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Vincent Doane is in the precarious position of trying to close an advertising account with his rich ex-fiancée. Unfortunately she is more interested in him than in business. Vincent's wife Paula gets suspicious and finally decides to do some flirting of her own to make him jealous. Unknown to her, she chooses cigarette tychoon Claude Kimball. In fact, Kimball hits it off well with both of the Doanes. The question is whether or not their marriage can survive all the shenanigans. Written by
Gary Jackson <firstname.lastname@example.org>
From start to finish this little known throwback to the best mad-cap screwball comedies of the 1930s is guaranteed to tickle the most jaded funny bone. Vincent Doane, played by Fred MacMurray, is a successful advertising executive who has come under severe scrutiny by his wife of five years, Paula, played by the gorgeous Madeleine Carroll, for the simple reason that he has been keeping rather late nights trying to woo a rather wealthy client, a Mr. Fraser, into signing a lucrative contract. The problem is Paula has serious doubts about the veracity of her husband's story, thinking that Mr. Fraser is in reality, well, you guessed it. In order to cover up the real identity of his client--and it really is a client--Vincent goes to great lengths, entangling himself further and further into a hilarious web of lies and misadventures that, in the hands of a master comedian like Fred MacMurray, are simply unforgettable. The give-and-take between MacMurray and Carroll is in the best vein of their previous pairings, and despite the fact that this would be their fifth, and final film together, their marvelous on-screen chemistry shows no indication of flagging.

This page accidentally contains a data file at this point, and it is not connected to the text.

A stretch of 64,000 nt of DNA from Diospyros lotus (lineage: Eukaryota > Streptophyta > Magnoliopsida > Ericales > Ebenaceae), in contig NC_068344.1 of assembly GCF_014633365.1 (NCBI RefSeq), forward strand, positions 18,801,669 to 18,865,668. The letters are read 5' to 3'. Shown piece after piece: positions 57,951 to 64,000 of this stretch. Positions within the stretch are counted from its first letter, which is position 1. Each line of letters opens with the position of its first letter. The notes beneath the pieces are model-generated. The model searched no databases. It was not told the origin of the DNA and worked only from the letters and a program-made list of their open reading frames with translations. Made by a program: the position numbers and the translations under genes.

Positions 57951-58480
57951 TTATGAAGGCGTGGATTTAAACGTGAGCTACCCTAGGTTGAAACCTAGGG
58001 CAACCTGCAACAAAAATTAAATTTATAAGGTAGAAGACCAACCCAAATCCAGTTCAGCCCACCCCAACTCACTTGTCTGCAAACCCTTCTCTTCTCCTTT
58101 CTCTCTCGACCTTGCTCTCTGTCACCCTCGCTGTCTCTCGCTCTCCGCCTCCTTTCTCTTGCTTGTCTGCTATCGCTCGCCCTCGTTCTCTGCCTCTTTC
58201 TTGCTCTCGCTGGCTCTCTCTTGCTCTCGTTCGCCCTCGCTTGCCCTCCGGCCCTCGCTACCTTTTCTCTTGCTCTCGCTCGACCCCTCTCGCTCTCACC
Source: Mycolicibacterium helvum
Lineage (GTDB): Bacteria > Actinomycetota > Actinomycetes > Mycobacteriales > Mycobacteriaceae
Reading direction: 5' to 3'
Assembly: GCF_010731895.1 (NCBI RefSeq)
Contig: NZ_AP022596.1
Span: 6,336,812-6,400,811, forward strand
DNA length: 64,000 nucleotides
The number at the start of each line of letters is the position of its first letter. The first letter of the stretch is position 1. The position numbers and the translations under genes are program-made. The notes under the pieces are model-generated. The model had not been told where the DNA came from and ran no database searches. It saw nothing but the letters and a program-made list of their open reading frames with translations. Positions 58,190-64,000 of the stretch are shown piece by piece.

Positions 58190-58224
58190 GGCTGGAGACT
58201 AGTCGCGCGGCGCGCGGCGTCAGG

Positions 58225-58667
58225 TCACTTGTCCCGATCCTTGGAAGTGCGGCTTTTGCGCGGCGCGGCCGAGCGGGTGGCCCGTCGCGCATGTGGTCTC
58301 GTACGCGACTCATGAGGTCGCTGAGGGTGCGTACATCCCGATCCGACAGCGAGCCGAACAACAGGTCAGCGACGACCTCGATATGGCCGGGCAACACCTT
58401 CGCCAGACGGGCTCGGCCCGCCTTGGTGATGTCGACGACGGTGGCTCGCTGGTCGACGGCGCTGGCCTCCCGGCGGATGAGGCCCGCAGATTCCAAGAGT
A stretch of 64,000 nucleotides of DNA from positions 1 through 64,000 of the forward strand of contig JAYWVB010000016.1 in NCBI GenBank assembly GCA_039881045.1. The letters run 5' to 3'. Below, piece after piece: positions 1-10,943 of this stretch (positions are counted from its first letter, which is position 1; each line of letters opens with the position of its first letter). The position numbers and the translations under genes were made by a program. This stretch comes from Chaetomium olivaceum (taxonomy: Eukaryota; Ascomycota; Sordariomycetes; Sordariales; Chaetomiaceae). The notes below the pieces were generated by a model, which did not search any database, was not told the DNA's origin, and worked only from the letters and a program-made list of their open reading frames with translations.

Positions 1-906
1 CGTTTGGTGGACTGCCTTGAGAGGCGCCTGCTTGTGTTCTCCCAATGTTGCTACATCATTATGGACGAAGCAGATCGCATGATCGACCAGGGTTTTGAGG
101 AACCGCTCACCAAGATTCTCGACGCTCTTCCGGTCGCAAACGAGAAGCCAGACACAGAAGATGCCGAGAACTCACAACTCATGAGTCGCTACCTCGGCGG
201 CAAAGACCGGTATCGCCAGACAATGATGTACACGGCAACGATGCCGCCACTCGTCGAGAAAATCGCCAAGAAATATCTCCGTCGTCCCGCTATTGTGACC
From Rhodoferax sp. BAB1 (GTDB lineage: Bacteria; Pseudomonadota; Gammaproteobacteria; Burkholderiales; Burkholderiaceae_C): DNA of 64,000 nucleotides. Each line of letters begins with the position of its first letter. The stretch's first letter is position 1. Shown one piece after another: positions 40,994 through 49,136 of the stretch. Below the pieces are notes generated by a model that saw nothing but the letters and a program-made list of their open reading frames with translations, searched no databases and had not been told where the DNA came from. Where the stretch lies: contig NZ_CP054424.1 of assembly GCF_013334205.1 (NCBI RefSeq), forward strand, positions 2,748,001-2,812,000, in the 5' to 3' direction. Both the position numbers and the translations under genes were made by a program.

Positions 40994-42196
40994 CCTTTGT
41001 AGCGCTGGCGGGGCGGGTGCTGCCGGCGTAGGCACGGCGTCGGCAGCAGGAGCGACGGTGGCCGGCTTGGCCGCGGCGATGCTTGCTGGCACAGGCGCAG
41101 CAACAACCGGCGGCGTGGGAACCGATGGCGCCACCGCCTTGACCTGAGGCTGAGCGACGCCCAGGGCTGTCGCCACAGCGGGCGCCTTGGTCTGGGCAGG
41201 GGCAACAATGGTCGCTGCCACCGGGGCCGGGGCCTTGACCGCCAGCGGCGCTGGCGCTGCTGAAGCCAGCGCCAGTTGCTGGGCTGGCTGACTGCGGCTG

Screen legend Charles Buddy Rogers plays a somewhat befuddled tobacco tycoon who unwittingly gets caught up in Mrs. Doane's scheme to pay her husband back for his alleged infidelity, and in the process serves as a splendid foil to the frenetic shenanigans of the Doanes. Despite the fact that you just know how the film turns out, the fun, like in all classic screw-ball comedies, is in the getting there. When the dust has finally settled, this reviewer just couldn't help sighing that An Innocent Affair marked the end of one of filmdom's truly great comedic duos.
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